Gary explained to me (and probably to most of us) that a "Genizah is a storeroom/closet/attic that synagogues use to store scared texts that are no longer legible or usable." Often the old documents a genizah are collected and buried in a cemetery. But, the The Ben Ezra Synagogue Genizah had basically never been emptied since the synagogue was founded in the 9th century CE.

Scottish sisters on a Victorian-era adventure in Cairo bought an old document from the Ben Ezra Genizah they couldn't identify, in spite of their expertise in ancient languages. Cambridge don, Rabbi Solomon Schechter identified it for them. It was a one-page fragment of "a Hebrew manuscript of the book of Ben Sira or as it became known in Greek, Ecclesiasticus. Today that book is found in the Catholic Bible, it was excluded from the Hebrew and King James versions." It had been written around the year 900.

That discovery sent Rabbi Schechter out looking for funding and then off to Cairo. There he found the Genizah stuffed with hundreds of thousands of documents. The Genizah which began as a place to store old sacred documents had become a place to store old written documents of all kinds.

In Sacred Treasure, Rabbi Glickman tells the story of the Cairo trove of documents. Rabbi Schechter is only the first in a century-long line of scholars who have worked to identify, read, analyze, and catalog the thousands of documents.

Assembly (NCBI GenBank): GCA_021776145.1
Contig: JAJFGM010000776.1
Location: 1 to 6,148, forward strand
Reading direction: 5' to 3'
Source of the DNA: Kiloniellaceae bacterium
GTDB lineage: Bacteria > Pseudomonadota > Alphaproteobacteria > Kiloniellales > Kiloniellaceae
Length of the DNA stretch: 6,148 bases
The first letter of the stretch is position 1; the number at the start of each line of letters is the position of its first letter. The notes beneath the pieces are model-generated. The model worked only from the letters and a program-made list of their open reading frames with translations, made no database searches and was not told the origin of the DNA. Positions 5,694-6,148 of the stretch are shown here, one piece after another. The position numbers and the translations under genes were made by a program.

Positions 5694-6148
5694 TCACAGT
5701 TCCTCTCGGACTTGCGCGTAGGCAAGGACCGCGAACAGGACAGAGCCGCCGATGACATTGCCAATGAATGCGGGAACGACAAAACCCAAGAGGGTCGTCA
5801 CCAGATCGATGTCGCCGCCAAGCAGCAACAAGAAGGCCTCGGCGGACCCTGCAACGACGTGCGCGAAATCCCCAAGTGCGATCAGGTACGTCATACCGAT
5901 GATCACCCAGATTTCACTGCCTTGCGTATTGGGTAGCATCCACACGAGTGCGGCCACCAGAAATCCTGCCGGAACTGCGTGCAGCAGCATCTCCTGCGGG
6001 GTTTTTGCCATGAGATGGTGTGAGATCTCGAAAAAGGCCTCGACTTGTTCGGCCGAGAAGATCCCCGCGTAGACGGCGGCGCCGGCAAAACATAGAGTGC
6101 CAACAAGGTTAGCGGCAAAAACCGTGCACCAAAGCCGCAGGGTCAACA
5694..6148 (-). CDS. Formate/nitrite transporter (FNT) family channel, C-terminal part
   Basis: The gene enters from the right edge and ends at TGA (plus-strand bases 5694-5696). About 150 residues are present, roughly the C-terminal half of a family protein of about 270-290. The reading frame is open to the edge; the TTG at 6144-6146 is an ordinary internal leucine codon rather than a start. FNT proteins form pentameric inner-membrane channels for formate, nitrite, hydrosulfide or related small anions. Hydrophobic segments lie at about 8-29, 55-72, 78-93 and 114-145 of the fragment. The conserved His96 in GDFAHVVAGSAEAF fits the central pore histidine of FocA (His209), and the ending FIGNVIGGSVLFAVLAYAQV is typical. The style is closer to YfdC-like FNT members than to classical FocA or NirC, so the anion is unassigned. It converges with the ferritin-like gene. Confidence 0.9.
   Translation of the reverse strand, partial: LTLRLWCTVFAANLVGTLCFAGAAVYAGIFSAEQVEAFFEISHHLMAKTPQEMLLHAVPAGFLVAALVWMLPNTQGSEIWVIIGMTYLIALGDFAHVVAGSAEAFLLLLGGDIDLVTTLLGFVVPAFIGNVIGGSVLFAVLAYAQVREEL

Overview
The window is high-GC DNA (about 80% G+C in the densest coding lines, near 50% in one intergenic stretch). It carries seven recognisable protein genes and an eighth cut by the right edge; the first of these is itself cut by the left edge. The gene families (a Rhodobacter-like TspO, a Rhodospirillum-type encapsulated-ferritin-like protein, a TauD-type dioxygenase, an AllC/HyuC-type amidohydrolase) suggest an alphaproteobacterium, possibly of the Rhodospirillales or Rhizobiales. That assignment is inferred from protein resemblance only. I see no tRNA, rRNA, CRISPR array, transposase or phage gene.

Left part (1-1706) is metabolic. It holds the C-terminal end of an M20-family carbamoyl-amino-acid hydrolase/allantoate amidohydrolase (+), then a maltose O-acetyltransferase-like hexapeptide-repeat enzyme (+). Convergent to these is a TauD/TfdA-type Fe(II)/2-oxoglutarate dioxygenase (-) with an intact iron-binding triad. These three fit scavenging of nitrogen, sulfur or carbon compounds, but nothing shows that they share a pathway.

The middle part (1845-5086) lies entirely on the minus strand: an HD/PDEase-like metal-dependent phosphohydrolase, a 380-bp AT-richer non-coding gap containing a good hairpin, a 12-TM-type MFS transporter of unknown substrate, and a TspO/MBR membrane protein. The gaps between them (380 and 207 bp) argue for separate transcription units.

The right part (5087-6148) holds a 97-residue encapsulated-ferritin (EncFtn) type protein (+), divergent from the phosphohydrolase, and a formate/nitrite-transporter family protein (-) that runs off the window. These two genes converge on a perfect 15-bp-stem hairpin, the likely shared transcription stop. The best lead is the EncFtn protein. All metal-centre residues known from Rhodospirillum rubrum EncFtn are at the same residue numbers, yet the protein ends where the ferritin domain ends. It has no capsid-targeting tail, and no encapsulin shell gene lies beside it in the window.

Rabbi Glickman looking into the Cairo Gehizah, Photo: Jacob Glickman

Back in the '70s, I spent a lot of time volunteering on archaeolgical field work projects. I have a real appreciation for the careful work that goes into uncovering and interpreting material culture from long ago. I still recall the thrill of uncovering a large clam shell, cleaning it off, drawing it into the unit's map for its level, and photographing it. When it came time to remove the shell, I (we, because no one can do all this alone) found a small, 800-year-old corn cob under it. Wow!

So, there was Rabbi Scechter, peering into a room full of a thousand years' of history. He was able to purchase most of the documents and take them to England. Back in Cambridge, he began the process of cataloging, reading, translating, identifying, and understanding documents. It was tedious and tremendously exciting work. I understand that. What would any philosopher, historian, or religious scholar give to find something written by Moses Maimonides? What was the value of many things written by the famous sage? But that just begins to tell the story of what was found in the Cairo Genizah.

Rabbi Glickman does a great job of telling this story in all its complexity. He profiles the people and the problems -- like institutional competition. I really appreciated how well the various threads of the story track in Rabbi Glickman's skilled narrative.

I learned that Medieval and modern Jewish religious movements are as numerous and varied as Protestant demoninations. If I thought about my little knowledge of Israeli politics, I sort of knew that, but reading about the varieties of Jewish ritual and rules made that diversity come alive. Rabbi Glickman makes a point of that and a few other ways that the Genizah's contents illuminate the present as well as the past.

I wish he'd written more about what the documents tell us about beliefs, worship, diet, families, law, economics, and other things that are described in the Cairo documents. But, this is not a long, scholarly tome. It's an adventure story. And a darn good one.

Thanks, Gary for recommending the book. I'm passing on his recommendation.